Monthly Archives: April 2017

Vendor Relationships in the Time of Consolidation: Are Your Vendors in it for the Long Haul?

The impending sunset of Barclays POINT was prominent at the recent FTF Performance Measurement Americas (PMA) conference, underscoring the long-term risks of a short-term focus on software

Jeff Cullen, Solutions Principal


While most performance system RFPs focus on a given product’s user interface or the specific features that are built directly into the software, organizations should also consider the potential for technology debt, which stems from distributed systems and the unhealthy dependencies that often develop with their presence. I recently participated in a panel at the FTF PMA conference in New York entitled “How to Justify System Migration Pain”, and this was a theme that seemed to be top of mind among the panelists following the recent consolidation among fintech vendors that underscored this growing challenge.

The discussion also featured Jeffrey Malmin, General Director, Performance Reporting at John Hancock Investments; Shankar Venkatraman, Director, Global Head of Performance, Risk, Analytics and Compliance at Citi; Jeremy Welch, Head of US Hub Operations at BNP Paribas; and Jeffrey Bellavance, Manager Performance and Analytics at PanAgora Asset Management.

One takeaway from the event resonated with me as the sole vendor on the panel: The consistent recognition that investment firms and asset managers aren’t simply buying software anymore, they’re entering into a relationship with their vendor.

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Taking Control of Your Investment Operations

Ravi Patel, Solution Specialist


Operating under cost pressures, reduced margins and tough competition, the manufacturing industry has constantly adopted lean operations to eliminate waste of resources and time. Adopting automated process governance across stock control to bill of materials & final packaging, provides an early diagnostic, helps eliminate defects and improves overall operational efficiency for manufacturers. Ultimately this helps them to control costs, meet quality standards, and maintain consistency and reliability of their end product

Lean operations in the manufacturing industry is an example that many Investment Managers could benefit from when it comes to their middle and back office operations. This understanding resonated well with the assembled crowd at TSAM London, where I presented Eagle’s Control Centre. My conversations with various delegates at TSAM confirmed that the reality for investment operations and accounting teams today is very different. Due to silos of disparate legacy systems, they are forced into adopting fragmented manual workflows, which are causing considerable data quality challenges and reconciliation overhead.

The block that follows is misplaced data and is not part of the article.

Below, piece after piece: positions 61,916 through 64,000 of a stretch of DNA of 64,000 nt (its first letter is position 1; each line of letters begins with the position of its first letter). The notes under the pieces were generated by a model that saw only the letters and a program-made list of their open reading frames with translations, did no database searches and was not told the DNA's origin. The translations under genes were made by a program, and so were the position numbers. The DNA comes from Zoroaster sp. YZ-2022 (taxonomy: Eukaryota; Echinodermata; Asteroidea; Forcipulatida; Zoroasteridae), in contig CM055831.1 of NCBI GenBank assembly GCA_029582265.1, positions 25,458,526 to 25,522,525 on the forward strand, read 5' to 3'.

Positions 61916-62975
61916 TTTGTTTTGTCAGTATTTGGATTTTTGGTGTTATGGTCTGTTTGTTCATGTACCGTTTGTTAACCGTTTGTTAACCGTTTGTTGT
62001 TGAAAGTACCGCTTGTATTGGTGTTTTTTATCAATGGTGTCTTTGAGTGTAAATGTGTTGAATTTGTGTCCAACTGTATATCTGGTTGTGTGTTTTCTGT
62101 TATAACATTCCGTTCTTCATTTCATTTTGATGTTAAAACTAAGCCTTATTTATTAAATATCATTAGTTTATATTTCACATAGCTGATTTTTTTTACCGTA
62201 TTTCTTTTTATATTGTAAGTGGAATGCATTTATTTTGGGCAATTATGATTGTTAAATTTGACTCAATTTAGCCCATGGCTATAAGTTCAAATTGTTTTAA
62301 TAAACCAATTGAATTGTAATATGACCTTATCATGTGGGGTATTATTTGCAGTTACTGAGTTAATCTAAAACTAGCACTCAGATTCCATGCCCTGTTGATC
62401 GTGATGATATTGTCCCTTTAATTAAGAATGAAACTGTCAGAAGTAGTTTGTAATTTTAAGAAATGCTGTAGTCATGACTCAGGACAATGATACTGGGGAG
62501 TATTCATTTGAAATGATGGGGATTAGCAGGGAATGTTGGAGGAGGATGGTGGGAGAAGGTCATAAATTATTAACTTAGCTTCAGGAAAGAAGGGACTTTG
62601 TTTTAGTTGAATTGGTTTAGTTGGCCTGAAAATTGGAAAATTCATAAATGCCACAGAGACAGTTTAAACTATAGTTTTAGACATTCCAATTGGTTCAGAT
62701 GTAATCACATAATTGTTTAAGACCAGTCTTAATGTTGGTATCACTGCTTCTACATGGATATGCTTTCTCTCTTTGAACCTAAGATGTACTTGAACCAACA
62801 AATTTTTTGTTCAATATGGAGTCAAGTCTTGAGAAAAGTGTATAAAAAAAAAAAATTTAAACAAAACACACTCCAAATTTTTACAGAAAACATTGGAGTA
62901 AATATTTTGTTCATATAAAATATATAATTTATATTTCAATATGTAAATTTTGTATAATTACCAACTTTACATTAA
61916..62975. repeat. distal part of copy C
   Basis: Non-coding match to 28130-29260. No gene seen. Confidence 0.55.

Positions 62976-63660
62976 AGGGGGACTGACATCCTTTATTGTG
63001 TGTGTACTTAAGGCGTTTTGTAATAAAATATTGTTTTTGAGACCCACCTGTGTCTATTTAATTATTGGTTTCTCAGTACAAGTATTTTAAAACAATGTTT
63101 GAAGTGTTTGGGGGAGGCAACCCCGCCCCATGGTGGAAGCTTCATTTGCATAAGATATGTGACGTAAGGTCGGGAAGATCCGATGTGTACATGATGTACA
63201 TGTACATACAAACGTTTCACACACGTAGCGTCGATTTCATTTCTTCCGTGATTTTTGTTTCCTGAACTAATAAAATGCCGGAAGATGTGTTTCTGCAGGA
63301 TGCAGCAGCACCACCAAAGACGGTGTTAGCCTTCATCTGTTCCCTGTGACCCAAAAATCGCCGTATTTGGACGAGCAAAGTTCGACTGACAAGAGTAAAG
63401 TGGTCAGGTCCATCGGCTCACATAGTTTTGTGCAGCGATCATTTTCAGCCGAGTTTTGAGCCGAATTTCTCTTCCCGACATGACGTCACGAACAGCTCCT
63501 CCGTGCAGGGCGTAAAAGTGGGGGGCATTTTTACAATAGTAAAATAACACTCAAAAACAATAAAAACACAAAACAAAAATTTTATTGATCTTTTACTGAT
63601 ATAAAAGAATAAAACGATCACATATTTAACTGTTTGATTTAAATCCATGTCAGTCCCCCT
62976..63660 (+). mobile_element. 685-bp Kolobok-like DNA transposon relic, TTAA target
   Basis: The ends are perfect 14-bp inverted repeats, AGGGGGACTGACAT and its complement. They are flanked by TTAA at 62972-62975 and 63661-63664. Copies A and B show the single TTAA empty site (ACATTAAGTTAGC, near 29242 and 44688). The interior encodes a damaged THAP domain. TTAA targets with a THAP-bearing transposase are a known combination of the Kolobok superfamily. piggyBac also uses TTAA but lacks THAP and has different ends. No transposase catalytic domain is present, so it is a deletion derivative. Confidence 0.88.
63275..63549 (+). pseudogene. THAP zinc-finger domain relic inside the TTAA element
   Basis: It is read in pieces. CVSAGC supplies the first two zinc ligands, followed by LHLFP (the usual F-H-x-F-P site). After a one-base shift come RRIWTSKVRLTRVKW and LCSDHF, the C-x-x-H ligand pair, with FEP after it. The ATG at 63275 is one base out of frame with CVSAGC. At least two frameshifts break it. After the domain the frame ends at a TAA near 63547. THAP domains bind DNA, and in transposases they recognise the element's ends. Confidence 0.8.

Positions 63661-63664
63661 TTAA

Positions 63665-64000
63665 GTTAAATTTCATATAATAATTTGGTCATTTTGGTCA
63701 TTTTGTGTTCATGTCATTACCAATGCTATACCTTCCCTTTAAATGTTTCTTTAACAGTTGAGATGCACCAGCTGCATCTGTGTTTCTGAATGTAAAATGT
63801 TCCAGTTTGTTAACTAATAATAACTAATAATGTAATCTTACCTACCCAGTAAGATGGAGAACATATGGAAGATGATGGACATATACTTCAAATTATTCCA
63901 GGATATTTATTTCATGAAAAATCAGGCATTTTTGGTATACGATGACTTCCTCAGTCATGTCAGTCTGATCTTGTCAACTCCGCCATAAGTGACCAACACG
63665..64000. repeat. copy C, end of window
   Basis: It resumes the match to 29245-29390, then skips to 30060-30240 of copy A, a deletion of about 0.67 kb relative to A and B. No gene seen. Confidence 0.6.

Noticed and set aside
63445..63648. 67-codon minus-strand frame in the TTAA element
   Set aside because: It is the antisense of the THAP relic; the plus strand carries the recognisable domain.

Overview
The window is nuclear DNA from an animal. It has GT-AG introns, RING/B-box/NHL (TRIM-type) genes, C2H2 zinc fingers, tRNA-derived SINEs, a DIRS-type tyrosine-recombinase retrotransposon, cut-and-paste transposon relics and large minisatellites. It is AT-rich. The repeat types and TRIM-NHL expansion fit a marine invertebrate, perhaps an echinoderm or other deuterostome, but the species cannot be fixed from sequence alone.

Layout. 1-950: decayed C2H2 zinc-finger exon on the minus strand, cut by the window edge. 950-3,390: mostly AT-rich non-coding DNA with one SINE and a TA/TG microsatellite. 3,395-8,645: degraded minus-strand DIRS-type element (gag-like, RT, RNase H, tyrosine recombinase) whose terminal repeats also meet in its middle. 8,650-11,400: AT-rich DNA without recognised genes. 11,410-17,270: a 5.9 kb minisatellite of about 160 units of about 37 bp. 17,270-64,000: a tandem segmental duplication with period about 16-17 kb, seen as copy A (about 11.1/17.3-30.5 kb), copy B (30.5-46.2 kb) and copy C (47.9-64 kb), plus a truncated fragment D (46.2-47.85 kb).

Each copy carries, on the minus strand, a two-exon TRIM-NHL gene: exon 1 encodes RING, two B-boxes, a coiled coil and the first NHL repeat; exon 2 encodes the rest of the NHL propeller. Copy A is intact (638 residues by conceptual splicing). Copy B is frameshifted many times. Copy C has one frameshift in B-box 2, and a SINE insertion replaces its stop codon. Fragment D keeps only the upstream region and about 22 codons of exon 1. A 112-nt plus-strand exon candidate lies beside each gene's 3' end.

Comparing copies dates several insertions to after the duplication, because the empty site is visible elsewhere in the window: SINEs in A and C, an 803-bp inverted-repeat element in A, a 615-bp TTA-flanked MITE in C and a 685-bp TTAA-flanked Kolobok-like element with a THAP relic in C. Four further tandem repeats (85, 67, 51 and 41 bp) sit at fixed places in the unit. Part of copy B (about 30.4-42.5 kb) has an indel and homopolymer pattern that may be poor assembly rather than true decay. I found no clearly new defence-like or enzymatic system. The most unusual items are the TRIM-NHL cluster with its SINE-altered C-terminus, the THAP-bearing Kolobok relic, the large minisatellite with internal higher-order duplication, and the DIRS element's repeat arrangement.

Resource intensive manual intervention such as ledger to sub-ledger reconciliation, NAV impact checklists, NAV reconciliation and market data variances regularly cause delays to the valuation process. The reactive nature of such manual workflows often reveals upstream data quality issues once valuations are calculated. Today, these issues are identified late in the process by performing in-depth root cause analysis, causing loss of productivity and often missed SLAs.

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A Journey Through the Evolution of Buy-Side Investment Data Management

Marc Rubenfeld, CIPM, Head of Eagle Solutions EMEA/APAC


At the recent TSAM London event, I had the honour of chairing the data management conference stream. This involved moderating debates, introducing speakers and facilitating conversation throughout the day. In preparation for the event, I began thinking about the history of data management and what I have seen as the stages in its evolution within buy-side investment managers.

Each new innovation or concept in data management has followed a similar evolutionary path, starting with awareness or recognition around the concept itself. Then follows a ripple of early adopters that look to build their own solutions, before vendors step in to refine and improve the innovation with commercial solutions. Over time, these vendor solutions can offer even more cost savings in the form of a managed service.

Over time, with each new innovation, the period it takes to evolve has contracted as firms have become quicker to embrace new concepts and vendors more agile in reacting to client needs. To illustrate this, I put together the diagram below, based on the design of the London Underground map. The horizontal line roughly approximates time and each evolutionary stage is represented as a station.

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